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NewsDon't Blame the Baby Boomers for Getting on With Life

Don't Blame the Baby Boomers for Getting on With Life

Just before the Budget, the authoritative but little-known Parliamentary Budget Office issued some illuminating and non-partisan research into the costs of our ageing population.

And while these reports are manna from heaven for pundits, policy wonks and think tanks to put their own spin on there’s also plenty of food for thought for us lesser mortals i.e. those they are talking about.

But beware arguments over allegedly over-generous superannuation tax concessions, the family home being exempt from the pension assets test are other so-called inequities are sure to resurface.

It’s called ‘boomer blaming’ and as this piece in The Conversation spells out it, it does the younger generation no favours to blame their parents for any perceived injustices but it will not stop them. 

Over the next ten years the impact of the baby boomer generation retiring will have some real effects on the economy by reducing income tax revenue and increasing spending of health care, the aged pension and aged care.

With fewer of us working and paying income tax, revenues will reduce by $20billion while the costs of servicing older Australians will increase by $16 billion. 

“In real dollar terms, this equates to an annual cost to the budget of around $36 billion by 2028–29.  This is larger than the projected cost of Medicare in that same year,” says the report.

The effects of this ageing on workforce participation and the age pension is already being felt but will peak over the next ten years although some of the ageing is offset by high arrival rates of younger migrants.

The report also warns the impact on health and aged care will be more gradual as these services are needed most as the boomers reach their 70s and 80s.

A regular intergenerational report looks at ageing over the long term, such as 40 years, but this budget office work is more focused on the next decade which it terms as a ‘particularly significant phase of demographic change.’

The demographers amongst you can soak up all the detail here but needless to say  some of the findings have been used to stoke up the embers of the so-called war between the boomers and millennials.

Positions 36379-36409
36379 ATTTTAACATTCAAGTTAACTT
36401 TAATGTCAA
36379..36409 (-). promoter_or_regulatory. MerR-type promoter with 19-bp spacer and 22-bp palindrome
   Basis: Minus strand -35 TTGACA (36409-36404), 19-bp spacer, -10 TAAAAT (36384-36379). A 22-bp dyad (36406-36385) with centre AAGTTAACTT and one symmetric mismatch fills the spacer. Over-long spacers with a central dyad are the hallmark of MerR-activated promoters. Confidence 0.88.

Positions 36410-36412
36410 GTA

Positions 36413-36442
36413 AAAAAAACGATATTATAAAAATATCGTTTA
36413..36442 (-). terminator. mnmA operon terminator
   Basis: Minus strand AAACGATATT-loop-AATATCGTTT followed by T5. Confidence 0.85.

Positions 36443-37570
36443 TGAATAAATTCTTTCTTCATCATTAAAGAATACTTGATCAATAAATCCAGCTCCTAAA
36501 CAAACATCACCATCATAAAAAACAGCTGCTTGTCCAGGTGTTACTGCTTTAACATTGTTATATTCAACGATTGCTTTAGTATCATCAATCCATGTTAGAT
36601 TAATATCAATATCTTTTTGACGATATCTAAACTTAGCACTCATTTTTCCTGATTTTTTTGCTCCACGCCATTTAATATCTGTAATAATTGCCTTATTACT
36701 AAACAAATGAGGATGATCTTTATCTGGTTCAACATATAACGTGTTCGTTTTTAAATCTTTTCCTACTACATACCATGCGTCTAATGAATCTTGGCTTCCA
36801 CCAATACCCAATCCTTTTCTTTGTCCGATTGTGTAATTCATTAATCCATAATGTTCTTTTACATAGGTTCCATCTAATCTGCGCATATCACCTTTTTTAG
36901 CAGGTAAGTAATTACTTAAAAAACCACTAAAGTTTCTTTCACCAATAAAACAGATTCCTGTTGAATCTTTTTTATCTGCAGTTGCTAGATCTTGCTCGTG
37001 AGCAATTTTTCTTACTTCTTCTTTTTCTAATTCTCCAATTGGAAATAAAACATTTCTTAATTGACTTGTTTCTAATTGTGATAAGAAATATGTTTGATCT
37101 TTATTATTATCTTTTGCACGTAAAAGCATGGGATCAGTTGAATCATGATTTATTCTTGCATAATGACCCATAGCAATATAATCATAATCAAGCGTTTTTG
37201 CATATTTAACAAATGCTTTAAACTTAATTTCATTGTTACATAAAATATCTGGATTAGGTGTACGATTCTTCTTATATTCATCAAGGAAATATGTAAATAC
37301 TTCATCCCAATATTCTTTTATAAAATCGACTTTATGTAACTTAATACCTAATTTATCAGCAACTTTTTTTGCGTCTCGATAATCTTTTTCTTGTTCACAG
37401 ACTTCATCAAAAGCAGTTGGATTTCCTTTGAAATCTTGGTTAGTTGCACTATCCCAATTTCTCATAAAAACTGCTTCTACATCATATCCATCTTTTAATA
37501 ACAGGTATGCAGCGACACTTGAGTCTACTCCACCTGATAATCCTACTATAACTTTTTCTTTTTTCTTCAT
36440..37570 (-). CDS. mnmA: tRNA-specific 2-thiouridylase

John Daley, who features on our superannuation podcast (listen here) and his cohorts from the Grattan Institute have largely been given a free kick in the media to focus on the costly downsides of this inevitable process

We who are the living heart of this demographic bubble or bulge or what ever else you care to call this phenomenon have a duty to live for as long and as in good health and wealth as is possible, but someone will have to pay.

 

Any advice contained in this article is general in nature and does not take into account your particular objectives, personal circumstances or needs. If in doubt about your own situation you should seek appropriate advice.

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Robert
Robert from NSW commented:

OK, so I'm a baby boomer and it's all my fault. I worked my butt off for 50 years, paid heaps of tax, paid for my own education, bought a house ( and yes, I paid the 17% mortgage rate ) raised a family and paid for my kids tertiary education. I can remember when there was no gap in private health insurance ( pre-medicare ) and there was no first home buyers grant, baby bonus or any other government handout. Didn't even qualify for child endowment. At 72 I'm in pretty good health, on a part pension but still working casual to help pay the bills and help my millenials whenever I can. Also do some voluntary work. I figure that whatever perceived benefits I might receive, I've earned them. I often wonder how many of these whinging, cry-baby millenials have baby boomer parents, and do they castigate them for providing them with the standard of living and benefits they so obviously enjoy. Mine don't. They appreciate all that we've done for them, and the start in life we were able to provide. The whinging cry-babies wouldn't survive, 'cos it's all somebody else's fault. Mine. 

Member
Member from NSW commented:

Very well said - Eric of NSW. I too remember when my mortgage was 17%-18%. If it happens again the younger generations will just die. I also paid the full university fees (that was after tax money) for two of my children, so they never had 'hex' fees once they graduated. I paid my taxes for 52 years and am a self-funded retiree, I have private health insurance and count myself lucky and don't believe that I am too much of a burden on the population. Ken from NSW 

Eric
Eric from NSW commented:

No one seemed to care when we paid 17 percent interest on our home loans.. A lot of us also paid rent before that and later helped kids by giving cheap rents or some gave them cash. But most of us also WORKED too.. A lot of Baby Boomers do a large amount of unpaid babysitting and Charity work.. I am very appreciative of the benefits of this country. I thank all Governments for helping us as well. 

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